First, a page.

Chef Banks White

by Amy Harrington | November 8th, 2012 | Chef Interviews

Looking for a place that incorporates and excites all five of your senses from your food? FIVE is a modern American Bistro located in Downtown Berkeley that combines the ambiance and environment of the restaurant with gourmet dishes crafted by Executive Chef Banks White.  FIVE is known for being that quaint neighborhood place that you always return to.  Chef Banks White has developed a menu that is natural and familiar while still using complex flavor, texture and taste. With an approach that supports local, sustainable and organic farmers, Chef White guarantees an experience that the diner will not forget. I was able to speak to Chef White who informed me on their new, local dishes.

AH: What local produce items are being used in your dishes currently?

CB: Heirloom chicories, baby beets, parsnip, celery root, sweet potatoes, late summer plums, brussel sprouts, turnips, persimmons, Braeburn apples, cranberries, huckleberries

AH: Have you created any special menu items that highlight the local produce?

CB: Our menu revolves around the season and strives off our relationships with farmers we’ve made through the years.

AH: Do you work with any farms in particular?

CB: This spring/summer we worked closely with Kashiwase Farms because they consistently delivered stone fruit that was probably some of the best I’ve tasted since moving to the Bay Area.

AH: How often do you change your menu?

CB: Right now we’re in autumn but we’re still celebrating late summer items. A lot of times restaurants will rush into unveiling their “Fall Menu”. ..but it’s 70 degrees and sunny outside. Our approach is trust the people who grow your food. They will always let us know what’s coming up, what’s being planted and when the season really begins.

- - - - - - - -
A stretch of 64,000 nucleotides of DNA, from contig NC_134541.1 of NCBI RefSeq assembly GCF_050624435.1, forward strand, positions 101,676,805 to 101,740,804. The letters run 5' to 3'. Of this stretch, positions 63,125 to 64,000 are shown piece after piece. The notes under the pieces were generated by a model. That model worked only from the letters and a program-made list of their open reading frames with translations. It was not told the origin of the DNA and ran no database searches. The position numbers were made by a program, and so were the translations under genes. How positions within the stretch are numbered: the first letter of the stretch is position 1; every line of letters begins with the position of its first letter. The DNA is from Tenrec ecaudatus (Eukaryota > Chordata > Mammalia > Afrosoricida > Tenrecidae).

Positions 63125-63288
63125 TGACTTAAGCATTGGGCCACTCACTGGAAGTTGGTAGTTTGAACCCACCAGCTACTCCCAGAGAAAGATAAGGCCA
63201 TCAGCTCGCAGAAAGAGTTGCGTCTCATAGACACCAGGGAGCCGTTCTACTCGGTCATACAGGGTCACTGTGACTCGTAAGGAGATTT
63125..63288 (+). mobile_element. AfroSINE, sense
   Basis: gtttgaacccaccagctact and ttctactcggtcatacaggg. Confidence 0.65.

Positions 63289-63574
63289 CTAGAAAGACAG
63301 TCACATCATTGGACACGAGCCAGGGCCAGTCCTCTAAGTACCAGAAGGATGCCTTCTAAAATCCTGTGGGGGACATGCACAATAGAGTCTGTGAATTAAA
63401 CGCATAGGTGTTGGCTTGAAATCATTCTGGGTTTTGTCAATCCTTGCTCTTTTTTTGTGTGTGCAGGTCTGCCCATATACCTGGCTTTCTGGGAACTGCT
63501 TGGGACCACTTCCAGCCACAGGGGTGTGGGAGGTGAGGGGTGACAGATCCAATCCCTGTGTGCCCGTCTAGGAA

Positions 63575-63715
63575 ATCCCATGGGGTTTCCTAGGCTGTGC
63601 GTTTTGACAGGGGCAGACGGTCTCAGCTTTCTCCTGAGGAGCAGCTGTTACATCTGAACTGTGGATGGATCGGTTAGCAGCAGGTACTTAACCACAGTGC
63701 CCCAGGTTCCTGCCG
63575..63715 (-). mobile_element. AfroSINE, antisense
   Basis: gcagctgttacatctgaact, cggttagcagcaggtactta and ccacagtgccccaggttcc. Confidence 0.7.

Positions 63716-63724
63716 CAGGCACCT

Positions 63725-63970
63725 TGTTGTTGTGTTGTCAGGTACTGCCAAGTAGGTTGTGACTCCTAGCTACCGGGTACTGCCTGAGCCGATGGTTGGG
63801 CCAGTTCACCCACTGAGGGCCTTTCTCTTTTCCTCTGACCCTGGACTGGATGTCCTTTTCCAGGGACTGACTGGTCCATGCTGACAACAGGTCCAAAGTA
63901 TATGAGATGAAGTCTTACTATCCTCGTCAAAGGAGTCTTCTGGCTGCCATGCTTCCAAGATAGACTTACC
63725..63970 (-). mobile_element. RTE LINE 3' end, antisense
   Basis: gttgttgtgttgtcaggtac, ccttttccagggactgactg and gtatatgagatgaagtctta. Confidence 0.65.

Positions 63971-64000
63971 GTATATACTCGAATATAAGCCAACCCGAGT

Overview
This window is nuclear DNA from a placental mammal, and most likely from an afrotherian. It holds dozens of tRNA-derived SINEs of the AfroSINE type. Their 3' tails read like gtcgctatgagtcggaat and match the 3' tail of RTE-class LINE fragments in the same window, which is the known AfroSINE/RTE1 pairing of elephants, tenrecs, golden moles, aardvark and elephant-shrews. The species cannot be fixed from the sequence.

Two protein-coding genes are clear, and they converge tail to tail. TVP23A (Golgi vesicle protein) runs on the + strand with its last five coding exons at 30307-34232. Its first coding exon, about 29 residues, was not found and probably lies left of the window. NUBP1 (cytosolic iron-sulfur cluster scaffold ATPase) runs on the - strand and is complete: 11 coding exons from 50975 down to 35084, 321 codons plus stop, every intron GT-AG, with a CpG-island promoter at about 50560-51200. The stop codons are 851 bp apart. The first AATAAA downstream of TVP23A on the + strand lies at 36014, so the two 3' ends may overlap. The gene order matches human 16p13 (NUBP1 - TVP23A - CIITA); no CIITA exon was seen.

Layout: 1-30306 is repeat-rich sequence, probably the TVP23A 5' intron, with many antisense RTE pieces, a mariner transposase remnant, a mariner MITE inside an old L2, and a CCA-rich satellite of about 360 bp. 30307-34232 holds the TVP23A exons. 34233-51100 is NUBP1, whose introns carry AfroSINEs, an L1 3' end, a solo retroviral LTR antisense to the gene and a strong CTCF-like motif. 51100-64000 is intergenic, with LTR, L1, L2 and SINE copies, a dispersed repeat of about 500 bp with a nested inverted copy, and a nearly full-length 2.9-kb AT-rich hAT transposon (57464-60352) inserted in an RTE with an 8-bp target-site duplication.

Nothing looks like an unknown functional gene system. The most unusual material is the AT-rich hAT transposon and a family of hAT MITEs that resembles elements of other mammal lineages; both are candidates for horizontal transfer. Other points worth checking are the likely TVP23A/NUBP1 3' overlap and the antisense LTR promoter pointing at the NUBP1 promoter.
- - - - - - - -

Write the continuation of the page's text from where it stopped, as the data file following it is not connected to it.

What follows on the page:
AH: How would you describe the restaurant’s farm-to-table approach?

CB: We try and stay away from the phrase “farm-to-table” because it’s been over used throughout the years to where anyone can be farm-to-table if you get produce delivered to your restaurant. Our approach is simple.

Know the people who grow your food, visit them, and see for yourself.

Relationships take time and trust. It won’t happen overnight, you’ll have to go through several seasons to build it.

AH: Do any of your dishes reflect your Southern roots, from living in Texas?

CB: Parts of the menu I throw an ode to the South, but a lot of my professional career has been made in Northern California (Auberge du Soliel, Domaine Chandon and FIVE.) You can find my grandmother’s cornbread paired with local East Bay honey to Crispy Dourade and Clams with malay curry butter inspired through my recent trip to Malaysia.

AH: What makes your restaurant unique?

CB: I think what makes FIVE unique is its ability to take a modern approach to things that are comforting and familiar. From our take on Mac N Cheese using orzo and a smoked Gouda cheese sauce to Cocoa and Chile rubbed Pork Tenderloin with grits and house bacon. We are the product of our surroundings. A  modern American restaurant to me encompasses a lot of American culture and cuisine and that’s a melting pot of other cultures and cuisines.

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